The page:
In the Hardwick Hall embroidery of Zenobia, the warrior queen is flanked by her virtues: “Magnanimity” and “Prudence.” Magnanimity represents a great heart and mind, showing a willingness to face danger and take action for noble reasons. Experts believe that her noble actions might refer to her carrying on her husband’s campaign and his work, Williams explained. Magnanimity holds a long staff, with a lion by her side, indicating, of course, bravery. To Zenobia’s left is Prudence, the ability to choose the right action at the right time. A snake, representing wisdom, wraps itself around Prudence’s right arm.
In the sixth century B.C., Sextus Tarquinius, the youngest son of the last king of Rome, was sent to Collatia, a town northeast of Rome. There are several versions of events. In one account, Sextus and Lucius Tarquinius Collatinus, son of the king’s nephew, debated over which of their wives were more virtuous. To settle the debate, they both paid surprise visits to each wife to see what she was doing while her husband was away. Sextus’s wife was enjoying a sumptuous banquet while Lucius’s wife, Lucretia, was weaving with her handmaidens. Lucius therefore won the debate.
That night, Sextus snuck into Lucretia’s bed chamber to seduce her. He gave her an ultimatum. She could succumb to his advances, marry him, and become his queen. Or if she refused, he would kill her along with one of her servants and claim that he killed them for Lucius’s honor after he caught them committing adultery. Lucretia stood firm in her devotion to her husband. Sextus raped her.
Lucretia summoned her father, husband, and two witnesses to inform them of the attack. While they were debating the right course of action, Lucretia took a knife and killed herself. The attack on Lucretia signaled the end of the Roman monarchy. Lucius Junius Brutus led Roman noblemen to expel the king and his family, resulting in the establishment of the Roman Republic.
In the Hardwick Hall embroidery of Lucretia, she looks down to her left where “Liberaliter” (Liberality) stands. Liberality is generous in her actions and thoughts and always believes the best of others. She holds a cornucopia overflowing with what is believed to be rare coins. The pelican in the background represents family loyalty and, again, generosity. In legend, the mother pelican is known to feed its blood to its young in times of dire need. Therefore, Christians have used the pelican to symbolize Christ’s sacrifice.
Above Liberality is the Hardwick stag. To Lucretia’s right stands “Chasteti” (Chastity) holding an olive branch to symbolize marital chastity. The unicorn behind her indicates virginity. Above Chastity is the Hardwick family coat of arms.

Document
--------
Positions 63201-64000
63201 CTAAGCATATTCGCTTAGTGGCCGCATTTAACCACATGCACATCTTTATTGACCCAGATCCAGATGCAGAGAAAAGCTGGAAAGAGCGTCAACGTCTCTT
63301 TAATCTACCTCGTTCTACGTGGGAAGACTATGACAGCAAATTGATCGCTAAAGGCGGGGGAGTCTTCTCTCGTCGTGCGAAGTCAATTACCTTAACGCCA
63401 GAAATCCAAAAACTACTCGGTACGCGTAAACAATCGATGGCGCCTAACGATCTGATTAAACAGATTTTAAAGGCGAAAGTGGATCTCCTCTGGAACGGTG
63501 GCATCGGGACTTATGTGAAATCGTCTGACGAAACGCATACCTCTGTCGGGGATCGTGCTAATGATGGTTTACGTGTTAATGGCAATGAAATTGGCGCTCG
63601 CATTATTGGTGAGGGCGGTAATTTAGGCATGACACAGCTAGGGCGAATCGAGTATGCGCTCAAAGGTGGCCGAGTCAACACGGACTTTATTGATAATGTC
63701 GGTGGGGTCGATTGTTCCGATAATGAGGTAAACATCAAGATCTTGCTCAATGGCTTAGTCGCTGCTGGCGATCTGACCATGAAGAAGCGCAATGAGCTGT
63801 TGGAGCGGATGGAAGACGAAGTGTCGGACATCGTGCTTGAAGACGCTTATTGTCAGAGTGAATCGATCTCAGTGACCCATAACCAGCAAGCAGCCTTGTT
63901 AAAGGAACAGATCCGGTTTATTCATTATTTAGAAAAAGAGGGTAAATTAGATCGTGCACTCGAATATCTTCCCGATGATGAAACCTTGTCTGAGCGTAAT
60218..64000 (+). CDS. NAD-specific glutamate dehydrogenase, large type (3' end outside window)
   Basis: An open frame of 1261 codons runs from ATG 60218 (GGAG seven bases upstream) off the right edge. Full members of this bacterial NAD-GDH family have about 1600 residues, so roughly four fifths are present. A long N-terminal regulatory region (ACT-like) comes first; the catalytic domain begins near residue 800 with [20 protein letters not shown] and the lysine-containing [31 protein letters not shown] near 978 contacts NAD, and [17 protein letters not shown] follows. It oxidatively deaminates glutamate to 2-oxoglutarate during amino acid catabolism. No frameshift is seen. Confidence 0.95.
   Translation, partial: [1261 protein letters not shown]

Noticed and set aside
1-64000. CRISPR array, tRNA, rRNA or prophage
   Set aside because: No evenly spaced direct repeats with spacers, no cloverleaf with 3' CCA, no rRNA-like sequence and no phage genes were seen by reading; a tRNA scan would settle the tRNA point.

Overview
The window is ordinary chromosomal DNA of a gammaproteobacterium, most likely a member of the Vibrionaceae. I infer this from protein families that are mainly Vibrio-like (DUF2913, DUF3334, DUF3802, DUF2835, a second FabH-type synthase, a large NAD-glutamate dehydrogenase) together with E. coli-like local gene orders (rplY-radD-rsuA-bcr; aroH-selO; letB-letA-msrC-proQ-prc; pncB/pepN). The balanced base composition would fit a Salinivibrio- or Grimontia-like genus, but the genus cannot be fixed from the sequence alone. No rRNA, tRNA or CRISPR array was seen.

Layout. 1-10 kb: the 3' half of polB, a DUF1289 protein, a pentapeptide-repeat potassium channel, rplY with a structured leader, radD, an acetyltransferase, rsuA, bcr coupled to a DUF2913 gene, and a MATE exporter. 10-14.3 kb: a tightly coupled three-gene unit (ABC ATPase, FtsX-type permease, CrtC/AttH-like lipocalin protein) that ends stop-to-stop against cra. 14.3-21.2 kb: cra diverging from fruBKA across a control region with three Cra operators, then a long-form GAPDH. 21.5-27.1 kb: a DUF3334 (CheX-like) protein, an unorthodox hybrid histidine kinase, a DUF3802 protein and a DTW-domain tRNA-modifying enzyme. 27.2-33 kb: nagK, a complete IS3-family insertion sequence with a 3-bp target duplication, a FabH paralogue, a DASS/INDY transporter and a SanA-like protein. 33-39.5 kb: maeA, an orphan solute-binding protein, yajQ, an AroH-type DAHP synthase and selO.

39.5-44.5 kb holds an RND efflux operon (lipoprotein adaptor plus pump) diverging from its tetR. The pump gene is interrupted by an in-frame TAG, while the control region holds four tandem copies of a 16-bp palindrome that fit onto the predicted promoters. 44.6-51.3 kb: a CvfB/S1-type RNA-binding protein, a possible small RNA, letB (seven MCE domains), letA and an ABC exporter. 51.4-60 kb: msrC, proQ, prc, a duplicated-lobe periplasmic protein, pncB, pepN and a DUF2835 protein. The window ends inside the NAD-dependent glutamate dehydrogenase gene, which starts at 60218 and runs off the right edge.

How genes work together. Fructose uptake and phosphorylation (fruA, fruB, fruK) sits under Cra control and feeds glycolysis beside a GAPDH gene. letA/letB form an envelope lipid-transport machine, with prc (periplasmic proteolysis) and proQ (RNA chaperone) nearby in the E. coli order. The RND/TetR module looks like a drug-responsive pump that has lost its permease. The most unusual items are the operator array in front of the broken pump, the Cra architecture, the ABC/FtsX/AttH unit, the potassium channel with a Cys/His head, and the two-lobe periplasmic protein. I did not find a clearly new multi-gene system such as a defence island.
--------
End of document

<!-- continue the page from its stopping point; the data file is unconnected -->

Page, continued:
Artemisia’s Family Loyalty
In the fourth century B.C., Artemisia and her brother-husband, King Mausolus of Caria, created one of the seven wonders of the world, their Mausoleum at Halicarnassus. Both are buried in the mausoleum, but Mausolus died first. Artemisia, overwhelmed with grief, put her husband’s ashes into her goblet of wine and drank it so that she could be her husband’s living tomb.
In the Hardwick Hall embroidered hanging, Artemisia is holding a scepter and a goblet of wine that contains her husband’s ashes. “Constans” (Constance) is on Artemisia’s right side, with a swan symbolizing marital loyalty or marital fidelity. The sword near Constance echoes the swan’s message of loyalty. “Pietas” (Piety), to Artemisia’s left, symbolizes family loyalty.
At Piety’s breast is a small man, which refers to the tale of Pero and her father, Cimon. The story illustrates family loyalty under severe circumstances, as Pero breastfed her imprisoned father to save him from starvation. There’s also a stork that represents family loyalty.
Penelope’s Wifely Devotion
In Homer’s “Odyssey,” Queen Penelope’s husband, Odysseus, has been away from home fighting in the Trojan War for many years. Every day, suitors ask for Penelope’s hand in marriage because Odysseus has been gone for so long and is presumed dead. Penelope doesn’t want to remarry because, in her heart, she believes her husband is still alive and will return. To appease her suitors, she tells them that she cannot possibly decide who to marry until she’s finished weaving a shroud for her father-in-law, Laertes. And each evening, she unravels the weaving she’s done that day.
In the Hardwick Hall embroidery of Penelope, she points the finger of her right hand skyward, in a gesture that says “Wait!” Her left hand rests on the roll of cloth she’s woven, which will never be completed. The personifications of her virtues “Perseverance” and “Paciens” (Patience) flank her. Perseverance holds an eagle, which seems about to take flight from her arms. Patience, on Penelope’s left, has a lamb pawing at her dress. The lamb often represents peace, humility, and innocence—a reminder for Penelope as she waits for her husband.
Penelope’s patience and perseverance pay off as Odysseus does return, after 20 years.
To find out more about the Hardwick Hall “Noble Women” wall hangings, visit NationalTrust.org.uk